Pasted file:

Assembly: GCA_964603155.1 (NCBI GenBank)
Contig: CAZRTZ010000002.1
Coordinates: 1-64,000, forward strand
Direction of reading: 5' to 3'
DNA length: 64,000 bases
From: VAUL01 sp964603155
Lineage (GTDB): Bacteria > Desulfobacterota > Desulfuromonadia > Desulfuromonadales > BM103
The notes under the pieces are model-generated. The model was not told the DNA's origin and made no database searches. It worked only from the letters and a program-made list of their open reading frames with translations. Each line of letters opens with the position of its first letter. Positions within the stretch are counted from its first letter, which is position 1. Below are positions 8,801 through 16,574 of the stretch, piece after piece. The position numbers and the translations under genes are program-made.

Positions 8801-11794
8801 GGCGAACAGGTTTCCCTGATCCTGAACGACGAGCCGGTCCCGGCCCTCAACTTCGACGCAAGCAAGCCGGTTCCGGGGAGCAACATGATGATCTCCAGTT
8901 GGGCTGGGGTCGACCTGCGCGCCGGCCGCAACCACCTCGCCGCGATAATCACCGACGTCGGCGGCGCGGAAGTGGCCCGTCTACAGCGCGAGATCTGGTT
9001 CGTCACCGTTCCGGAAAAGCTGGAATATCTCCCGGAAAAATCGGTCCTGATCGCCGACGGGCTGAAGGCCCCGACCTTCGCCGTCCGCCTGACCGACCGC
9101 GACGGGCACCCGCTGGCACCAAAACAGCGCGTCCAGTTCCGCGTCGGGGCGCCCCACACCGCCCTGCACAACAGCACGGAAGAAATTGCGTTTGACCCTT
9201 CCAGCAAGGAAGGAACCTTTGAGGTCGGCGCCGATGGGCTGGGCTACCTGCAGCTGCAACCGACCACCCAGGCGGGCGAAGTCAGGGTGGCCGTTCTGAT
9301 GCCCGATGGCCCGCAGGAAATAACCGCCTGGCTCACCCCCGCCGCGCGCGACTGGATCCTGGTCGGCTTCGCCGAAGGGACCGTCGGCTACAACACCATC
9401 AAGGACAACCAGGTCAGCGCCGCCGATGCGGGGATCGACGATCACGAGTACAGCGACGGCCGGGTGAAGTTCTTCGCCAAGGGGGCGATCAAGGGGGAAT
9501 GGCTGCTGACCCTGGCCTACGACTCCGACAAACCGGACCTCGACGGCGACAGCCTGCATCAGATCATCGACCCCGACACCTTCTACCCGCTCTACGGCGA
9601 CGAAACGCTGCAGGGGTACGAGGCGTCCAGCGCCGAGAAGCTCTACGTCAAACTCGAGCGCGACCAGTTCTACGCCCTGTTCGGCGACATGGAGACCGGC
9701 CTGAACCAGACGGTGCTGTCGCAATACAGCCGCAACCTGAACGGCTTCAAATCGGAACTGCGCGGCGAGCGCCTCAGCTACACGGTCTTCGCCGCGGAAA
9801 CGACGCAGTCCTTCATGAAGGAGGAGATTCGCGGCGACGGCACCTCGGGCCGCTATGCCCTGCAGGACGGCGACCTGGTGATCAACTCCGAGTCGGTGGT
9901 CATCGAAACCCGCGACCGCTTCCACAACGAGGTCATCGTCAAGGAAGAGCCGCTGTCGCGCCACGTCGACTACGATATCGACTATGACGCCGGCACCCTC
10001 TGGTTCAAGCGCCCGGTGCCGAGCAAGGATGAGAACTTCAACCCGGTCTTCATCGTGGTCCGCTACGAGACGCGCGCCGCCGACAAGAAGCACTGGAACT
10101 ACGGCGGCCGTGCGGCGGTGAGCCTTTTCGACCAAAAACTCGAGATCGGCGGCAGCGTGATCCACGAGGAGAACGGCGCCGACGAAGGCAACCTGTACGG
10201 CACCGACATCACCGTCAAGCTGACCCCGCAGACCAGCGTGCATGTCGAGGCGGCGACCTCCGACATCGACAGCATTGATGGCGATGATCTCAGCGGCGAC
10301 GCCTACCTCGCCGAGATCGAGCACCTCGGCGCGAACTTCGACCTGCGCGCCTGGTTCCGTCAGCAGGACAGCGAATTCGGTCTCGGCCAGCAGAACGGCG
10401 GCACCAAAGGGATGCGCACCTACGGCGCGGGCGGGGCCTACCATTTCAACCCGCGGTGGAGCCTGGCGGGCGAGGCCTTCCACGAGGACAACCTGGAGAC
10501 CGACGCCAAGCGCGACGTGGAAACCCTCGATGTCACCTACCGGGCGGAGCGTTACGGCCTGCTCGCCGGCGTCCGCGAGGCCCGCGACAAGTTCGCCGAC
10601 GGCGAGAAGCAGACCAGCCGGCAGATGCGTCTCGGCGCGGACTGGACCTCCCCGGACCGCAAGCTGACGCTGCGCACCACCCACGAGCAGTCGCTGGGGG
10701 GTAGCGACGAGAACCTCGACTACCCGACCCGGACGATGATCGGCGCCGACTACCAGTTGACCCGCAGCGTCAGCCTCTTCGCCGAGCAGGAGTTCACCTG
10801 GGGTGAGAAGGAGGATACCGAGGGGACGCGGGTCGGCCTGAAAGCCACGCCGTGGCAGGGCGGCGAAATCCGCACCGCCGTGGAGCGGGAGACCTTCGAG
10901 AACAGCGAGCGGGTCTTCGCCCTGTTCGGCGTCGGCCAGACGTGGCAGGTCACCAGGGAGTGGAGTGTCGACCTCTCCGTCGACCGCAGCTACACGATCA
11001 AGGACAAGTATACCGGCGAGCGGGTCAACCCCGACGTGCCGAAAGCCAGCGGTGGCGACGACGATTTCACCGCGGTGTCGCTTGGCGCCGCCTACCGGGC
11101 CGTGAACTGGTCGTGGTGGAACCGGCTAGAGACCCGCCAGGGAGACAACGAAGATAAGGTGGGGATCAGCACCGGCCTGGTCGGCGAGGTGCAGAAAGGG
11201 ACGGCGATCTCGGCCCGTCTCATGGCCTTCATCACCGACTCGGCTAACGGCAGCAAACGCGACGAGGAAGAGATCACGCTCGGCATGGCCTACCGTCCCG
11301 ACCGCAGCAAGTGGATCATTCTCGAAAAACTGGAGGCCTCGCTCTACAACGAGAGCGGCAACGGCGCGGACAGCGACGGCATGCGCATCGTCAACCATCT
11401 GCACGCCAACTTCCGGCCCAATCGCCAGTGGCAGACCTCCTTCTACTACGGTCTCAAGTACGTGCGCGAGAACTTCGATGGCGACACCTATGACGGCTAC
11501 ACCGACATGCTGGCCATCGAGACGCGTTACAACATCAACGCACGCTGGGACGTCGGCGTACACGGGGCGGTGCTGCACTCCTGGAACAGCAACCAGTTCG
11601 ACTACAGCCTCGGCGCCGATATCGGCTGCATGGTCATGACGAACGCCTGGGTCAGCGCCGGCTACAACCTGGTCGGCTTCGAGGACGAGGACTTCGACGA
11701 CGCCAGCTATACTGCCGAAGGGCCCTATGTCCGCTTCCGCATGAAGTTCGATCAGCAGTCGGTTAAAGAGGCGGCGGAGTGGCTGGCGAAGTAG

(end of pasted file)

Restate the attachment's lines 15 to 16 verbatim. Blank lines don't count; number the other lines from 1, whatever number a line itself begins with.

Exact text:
9301 GCCCGATGGCCCGCAGGAAATAACCGCCTGGCTCACCCCCGCCGCGCGCGACTGGATCCTGGTCGGCTTCGCCGAAGGGACCGTCGGCTACAACACCATC
9401 AAGGACAACCAGGTCAGCGCCGCCGATGCGGGGATCGACGATCACGAGTACAGCGACGGCCGGGTGAAGTTCTTCGCCAAGGGGGCGATCAAGGGGGAAT